Julie Halston lives on a West 55th Street block that people in the neighborhood affectionately call the "Twinkle Light Block." That's because, during the holidays, the entire block is ablaze in Christmas lights. Her building is so chock full of Broadway personalities that its half joking-half serious nickname is "The House of Talent."
For a comic actress with a reputation of being a shining talent herself, it seems only fitting that she should live on that block and in that building.
Currently, Halston's making audiences laugh at her portrayal of a drunken diva in the Broadway revival of You Can't Take It With You. The commute is one of the best parts; the Longacre Theatre is only a short walk from her apartment. "It's perfectly located," she says. "I can't ever say I can't make a rehearsal because I live so close."
Halston and her husband, Broadcaster Ralph Howard, bought their Hell's Kitchen space in 2000. "They call it Clinton, now," she says, "but it's really Hell's Kitchen until 57th Street."
It's in a 1919 building that was converted to a co-op in 1972. "This is a beautiful building," she says. "It still has the original crown molding, arched doorways, French doors and beamed ceilings. And the thing we love about this apartment is that it has a loft-like feel to it."
It consists of 1,000 square feet, one bedroom, one bath, an open kitchen, a living room, and a full dining room. "The people before us made it into two bedrooms," Halston says. "But we prefer having a dining room."
The kitchen was closed off, and they knocked down a wall to open it up. Then they added black granite countertops and cherry wood cabinets, as well as new appliances including a top-of-the-line slim German refrigerator.
"We took out a kitchen door," Halston explains. "So that left us with an extra eight inches. I was like, 'We gotta do something with that eight inches.' Eight inches in New York City is another apartment I could get $1,000 a month for. But we settled for making a broom closet."
Howard vividly remembers the reconstruction: "The apartment was just a concrete pit," he says. "Julie was doing Shanghai Moon in Sag Harbor…"
"I left the minute construction started and stayed away for the three months it took." Halston cut in. "I just said, 'Sayonara.'"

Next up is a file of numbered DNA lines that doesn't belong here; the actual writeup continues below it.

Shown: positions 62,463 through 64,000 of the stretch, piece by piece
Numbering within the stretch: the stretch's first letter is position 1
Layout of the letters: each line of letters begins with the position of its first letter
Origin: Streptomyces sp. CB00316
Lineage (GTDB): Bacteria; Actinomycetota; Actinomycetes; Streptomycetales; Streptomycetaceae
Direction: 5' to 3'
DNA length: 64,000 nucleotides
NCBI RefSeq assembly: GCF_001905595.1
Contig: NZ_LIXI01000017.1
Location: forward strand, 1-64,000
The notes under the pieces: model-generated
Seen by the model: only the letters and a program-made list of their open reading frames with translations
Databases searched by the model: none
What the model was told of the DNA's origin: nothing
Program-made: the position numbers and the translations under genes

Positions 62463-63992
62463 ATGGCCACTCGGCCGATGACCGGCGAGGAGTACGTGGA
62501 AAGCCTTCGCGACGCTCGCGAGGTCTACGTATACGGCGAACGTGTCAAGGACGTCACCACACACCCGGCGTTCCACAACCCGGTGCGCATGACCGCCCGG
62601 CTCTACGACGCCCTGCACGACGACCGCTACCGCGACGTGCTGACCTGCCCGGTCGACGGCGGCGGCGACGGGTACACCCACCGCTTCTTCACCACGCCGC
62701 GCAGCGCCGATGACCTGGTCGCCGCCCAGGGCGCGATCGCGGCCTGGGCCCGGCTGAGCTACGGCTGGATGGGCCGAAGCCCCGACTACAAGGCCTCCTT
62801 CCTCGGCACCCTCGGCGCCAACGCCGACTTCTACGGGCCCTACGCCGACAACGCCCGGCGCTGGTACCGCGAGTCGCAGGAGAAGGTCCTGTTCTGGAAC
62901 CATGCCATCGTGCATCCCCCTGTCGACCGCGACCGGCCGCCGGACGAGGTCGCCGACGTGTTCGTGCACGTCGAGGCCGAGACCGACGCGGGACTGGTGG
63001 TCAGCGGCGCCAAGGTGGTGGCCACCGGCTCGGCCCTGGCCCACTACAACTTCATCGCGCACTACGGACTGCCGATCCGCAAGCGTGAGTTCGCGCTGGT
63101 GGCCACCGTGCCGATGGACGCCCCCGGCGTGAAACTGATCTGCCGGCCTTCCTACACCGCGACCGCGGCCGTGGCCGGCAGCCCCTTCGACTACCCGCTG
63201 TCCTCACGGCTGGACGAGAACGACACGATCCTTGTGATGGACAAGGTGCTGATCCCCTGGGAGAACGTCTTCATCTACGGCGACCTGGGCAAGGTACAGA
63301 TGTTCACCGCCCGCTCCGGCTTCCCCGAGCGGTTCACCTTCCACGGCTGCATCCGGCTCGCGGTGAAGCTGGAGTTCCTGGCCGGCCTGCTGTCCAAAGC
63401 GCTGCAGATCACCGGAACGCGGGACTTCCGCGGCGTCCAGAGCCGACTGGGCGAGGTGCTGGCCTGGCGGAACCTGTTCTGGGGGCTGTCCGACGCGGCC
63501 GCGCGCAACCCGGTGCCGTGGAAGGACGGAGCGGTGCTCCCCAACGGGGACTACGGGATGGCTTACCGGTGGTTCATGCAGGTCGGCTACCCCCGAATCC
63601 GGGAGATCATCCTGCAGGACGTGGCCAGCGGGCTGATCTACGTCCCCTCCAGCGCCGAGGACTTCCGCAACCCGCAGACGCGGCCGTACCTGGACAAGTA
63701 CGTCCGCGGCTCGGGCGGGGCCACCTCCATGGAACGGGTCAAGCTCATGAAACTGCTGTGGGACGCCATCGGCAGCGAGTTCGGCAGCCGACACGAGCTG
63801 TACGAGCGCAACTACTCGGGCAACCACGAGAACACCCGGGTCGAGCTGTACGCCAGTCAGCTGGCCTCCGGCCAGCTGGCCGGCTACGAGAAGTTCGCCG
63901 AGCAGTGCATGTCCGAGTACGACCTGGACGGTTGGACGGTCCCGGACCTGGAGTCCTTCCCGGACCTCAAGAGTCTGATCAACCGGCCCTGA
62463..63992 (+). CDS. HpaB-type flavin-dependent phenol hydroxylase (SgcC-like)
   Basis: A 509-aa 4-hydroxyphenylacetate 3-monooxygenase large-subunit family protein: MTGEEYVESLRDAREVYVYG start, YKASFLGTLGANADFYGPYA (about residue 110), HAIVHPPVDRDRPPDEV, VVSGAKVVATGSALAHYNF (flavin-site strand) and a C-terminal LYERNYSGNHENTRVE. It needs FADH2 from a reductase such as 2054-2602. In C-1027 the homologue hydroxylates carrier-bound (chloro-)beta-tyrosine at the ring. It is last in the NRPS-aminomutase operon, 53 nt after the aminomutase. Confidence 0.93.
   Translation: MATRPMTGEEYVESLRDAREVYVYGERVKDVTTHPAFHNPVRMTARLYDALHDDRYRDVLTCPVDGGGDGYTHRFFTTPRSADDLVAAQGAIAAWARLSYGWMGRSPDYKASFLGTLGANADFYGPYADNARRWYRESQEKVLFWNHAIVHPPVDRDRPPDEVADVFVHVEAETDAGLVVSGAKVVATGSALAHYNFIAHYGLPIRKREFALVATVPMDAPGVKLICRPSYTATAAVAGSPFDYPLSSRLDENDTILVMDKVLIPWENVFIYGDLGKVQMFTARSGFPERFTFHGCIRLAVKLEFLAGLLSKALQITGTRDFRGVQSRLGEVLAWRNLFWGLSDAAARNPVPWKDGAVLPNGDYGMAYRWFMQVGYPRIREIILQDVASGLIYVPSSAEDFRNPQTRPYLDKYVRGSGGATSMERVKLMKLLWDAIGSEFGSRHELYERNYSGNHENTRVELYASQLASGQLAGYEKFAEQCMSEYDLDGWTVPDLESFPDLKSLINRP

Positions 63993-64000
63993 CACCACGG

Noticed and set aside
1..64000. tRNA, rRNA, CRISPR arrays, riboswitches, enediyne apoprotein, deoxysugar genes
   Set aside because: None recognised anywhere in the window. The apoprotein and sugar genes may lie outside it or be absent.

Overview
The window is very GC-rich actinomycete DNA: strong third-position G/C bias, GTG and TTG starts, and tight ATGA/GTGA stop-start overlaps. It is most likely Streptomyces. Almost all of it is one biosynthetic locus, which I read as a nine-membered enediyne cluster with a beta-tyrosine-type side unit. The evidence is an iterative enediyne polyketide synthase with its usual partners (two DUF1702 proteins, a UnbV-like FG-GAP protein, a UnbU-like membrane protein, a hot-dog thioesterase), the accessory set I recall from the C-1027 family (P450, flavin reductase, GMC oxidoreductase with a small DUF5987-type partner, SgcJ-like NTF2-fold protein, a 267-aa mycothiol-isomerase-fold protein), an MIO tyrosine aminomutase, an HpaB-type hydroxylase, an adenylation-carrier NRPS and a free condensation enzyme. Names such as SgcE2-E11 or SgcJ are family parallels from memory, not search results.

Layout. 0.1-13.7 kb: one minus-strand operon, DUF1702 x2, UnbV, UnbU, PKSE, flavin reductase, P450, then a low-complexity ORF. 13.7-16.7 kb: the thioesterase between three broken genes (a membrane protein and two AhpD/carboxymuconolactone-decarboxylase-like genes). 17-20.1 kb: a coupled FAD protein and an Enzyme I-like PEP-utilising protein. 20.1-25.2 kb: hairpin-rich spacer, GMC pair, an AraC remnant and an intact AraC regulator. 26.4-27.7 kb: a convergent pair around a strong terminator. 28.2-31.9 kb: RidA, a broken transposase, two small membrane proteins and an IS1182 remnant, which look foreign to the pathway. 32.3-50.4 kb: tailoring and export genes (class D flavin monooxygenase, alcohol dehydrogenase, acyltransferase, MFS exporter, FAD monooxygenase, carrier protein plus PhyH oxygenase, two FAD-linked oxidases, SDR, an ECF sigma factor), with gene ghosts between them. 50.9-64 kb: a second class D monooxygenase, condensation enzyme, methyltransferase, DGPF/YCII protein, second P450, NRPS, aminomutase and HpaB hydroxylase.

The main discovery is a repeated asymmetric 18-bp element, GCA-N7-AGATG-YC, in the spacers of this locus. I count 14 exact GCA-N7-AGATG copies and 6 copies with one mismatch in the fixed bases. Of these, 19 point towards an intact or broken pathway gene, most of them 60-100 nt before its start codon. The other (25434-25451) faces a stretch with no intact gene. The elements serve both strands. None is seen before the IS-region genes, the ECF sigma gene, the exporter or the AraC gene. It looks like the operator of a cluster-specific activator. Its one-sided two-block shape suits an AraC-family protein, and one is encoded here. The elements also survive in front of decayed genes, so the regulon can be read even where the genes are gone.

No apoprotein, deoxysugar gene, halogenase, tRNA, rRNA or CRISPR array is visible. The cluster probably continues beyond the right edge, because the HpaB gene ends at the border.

"And I," sighs Howard, "was left in the living room with a toaster, a TV and a tent."
But the construction eventually came to an end and they started to think about decorating. "We were in the apartment for five or six years before we really decorated," Halston says. "And then we had help from a designer friend named Patty Langhorne."
They did it in all rich browns, reds, gold, olive and blue. "It's Tuscan," Halston says, "because of my Italian roots and because we visited Italy around that time."
So the living room couch is a deep chocolate brown leather, and there's a red silk cotton armchair that was custom made, a custom made rug of red and gold, a Stickley cabinet and window shades and valences throughout covered in lush fabrics in all the Tuscan colors.
And the walls are covered with posters and especially cherished photos. Howard has a beautiful collections of circus posters that fill an entire wall in the dining room. Halston has much loved poster of an Elizabeth Taylor movie — "The Girl Who Had Everything" — from the MGM vaults. Howard has a lush poster of Marilyn Monroe that friends, knowing he's a big Monroe fan, "liberated" from a Long Island Rail Road station. There's even a poster in the hall leading into the apartment of the Charles Busch play Psycho Beach Party.
And there are photos throughout of Howard when he was a young newscaster, of their 15-member family (including children, grandchildren and even great grandchildren), a very special signed Richard Avedon photo of Halston in Gypsy with castmates Heather Lee and Kate Buddeke doing "You Gotta Have A Gimmick." ("There are only four copies of this in the world," Halston says. "It's my prize possession.")
More prized possessions could be on the way, now that Halston is such a hit in You Can't Take It With You. Her funniest scene is when, completely drunk, her character tries to make her way up a long flight of stairs — crawling, pulling herself up one step at a time — all the while, reciting a limerick that begins: "There was a man from Nantucket…"
"Scott Ellis, the director, gave me such free range," Halston says. "He said, 'Come up with something.' About four days before the critics came, I decided to go up the stairs. Because when someone's that drunk they can't move very well. And when I did it, it really brought down the house."
The show is such a hit that its run has been extended through Feb. 22, 2015. Next up for Halston is a Dec. 1 show at Birdland with Julie Gold called Julie and Julie. Her annual "Broadway Belts" gala to raise funds for the Pulmonary Fibrosis Foundation, which will star Halston, Annaleigh Ashford, Randy Graff and many more, will be held Feb. 23.
But for now, You Can't Take It With You is taking her full attention. She's already won three MAC awards for her cabaret work. Is there a Tony in her future? "That would be wonderful," Halson says. "Every year, I'm up for something... Drama Desk, Drama League, Outer Critics. I have many nominations for many things. And I always lose. But I lose to Eileen Atkins, Edie Falco, Linda Lavin. So I lose to the best.
"I do feel very lucky, though. I started with Charles Busch and we had our own off Broadway theatre company. Then, when I did Gypsy with Bernadette Peters I became a Broadway person. I've always wanted to work with Scott Ellis, and now I'm getting that opportunity. I've done a lot of Kaufman and Hart, and I love their work so much. So for me to be part of this production is another plus. I'm having the time of my life."
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